• Anesthesia:
  • Duration:
    2 hours
  • Pain level:
  • Recovery time:
    One week
  • Resuming physical activities:
    4-6 weeks

Breasts are considered a source of confidence and expression of femininity. However, if a woman’s breasts are too large, they can potentially become a cause of discomfort and pain. Some of the adverse effects of having breasts that are too large include back pain, skin irritation, and even lowered self-confidence.

The goal of breast reduction, also known as reduction mammoplasty, is to decrease the size and weight of the breast as well as to lift the breast higher on the chest wall. The procedure includes lifting the breast and reducing the areola size to make it proportional to the new breast size. After breast reduction surgery, patients feel more comfortable and confident in how their breasts look and feel.

Good candidates for this procedure are patients who meet the following criteria:

  • Healthy weight
  • No significant medical problems
  • Non-smokers
  • Not on blood thinners
  • Large breasts
  • Pain in neck, shoulders and upper back
  • Would like to significantly decrease the size of their breasts (approximately 2 cup size)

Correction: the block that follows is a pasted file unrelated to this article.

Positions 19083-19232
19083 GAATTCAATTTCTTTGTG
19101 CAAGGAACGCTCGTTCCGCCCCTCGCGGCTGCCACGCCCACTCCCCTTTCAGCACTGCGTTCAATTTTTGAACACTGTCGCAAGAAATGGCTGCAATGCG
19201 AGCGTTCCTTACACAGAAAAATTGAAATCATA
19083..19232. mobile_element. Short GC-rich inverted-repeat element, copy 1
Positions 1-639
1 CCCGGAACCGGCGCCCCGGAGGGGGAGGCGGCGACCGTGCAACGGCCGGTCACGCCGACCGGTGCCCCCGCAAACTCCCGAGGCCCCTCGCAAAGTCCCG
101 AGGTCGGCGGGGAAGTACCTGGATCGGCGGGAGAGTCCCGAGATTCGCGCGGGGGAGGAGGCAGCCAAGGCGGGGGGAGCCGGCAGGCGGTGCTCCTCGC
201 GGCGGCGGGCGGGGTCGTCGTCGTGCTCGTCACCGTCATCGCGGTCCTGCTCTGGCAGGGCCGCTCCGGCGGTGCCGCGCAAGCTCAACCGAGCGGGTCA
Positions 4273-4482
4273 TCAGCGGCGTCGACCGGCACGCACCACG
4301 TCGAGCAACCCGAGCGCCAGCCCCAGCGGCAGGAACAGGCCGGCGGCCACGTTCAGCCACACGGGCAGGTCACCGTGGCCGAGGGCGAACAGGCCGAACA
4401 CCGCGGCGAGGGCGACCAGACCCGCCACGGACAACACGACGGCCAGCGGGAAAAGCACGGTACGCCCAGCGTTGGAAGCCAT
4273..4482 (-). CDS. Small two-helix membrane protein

Poor candidates for this procedure include patients with the following risk factors:

  • Obesity
  • Smoking
  • Significant medical problems
  • Taking blood thinners
  • Droopy but not heavy breasts
  • Do not want to significantly decrease the size of their breasts (see breast lift)

Are you a good candidate?

Our Self-Evaluation Quiz can help you decide if a breast reduction is the right procedure for you.

Techniques for Breast Reduction

Breast reduction is a surgical procedure that removes excess breast fat and breast gland as well as skin to create a smaller, more proportional breast. Breast reduction always includes a breast lift as well.

A shorter incision technique can be used for patients who experience sagging and want a minimal to moderate reduction in breast size. This involves two incisions, one made around the areola and the second made vertically from the bottom of the areola to just above the breast fold.

More commonly, and for patients requiring a more significant reduction in breast size, Dr. Gdalevitch uses a technique that involves three incisions. One between the areola and breast crease, one around the areola and one horizontally along the breast crease. This is called an anchor incision.

At Phi Plastic Surgery, we believe that a beautiful body can take many shapes and sizes. The Phi philosophy centers on respecting your body's proportions and helping you let your inner beauty shine.

We offer our patients the best, most advanced techniques to help them achieve their aesthetic goals.

Pre-op & post-op instructions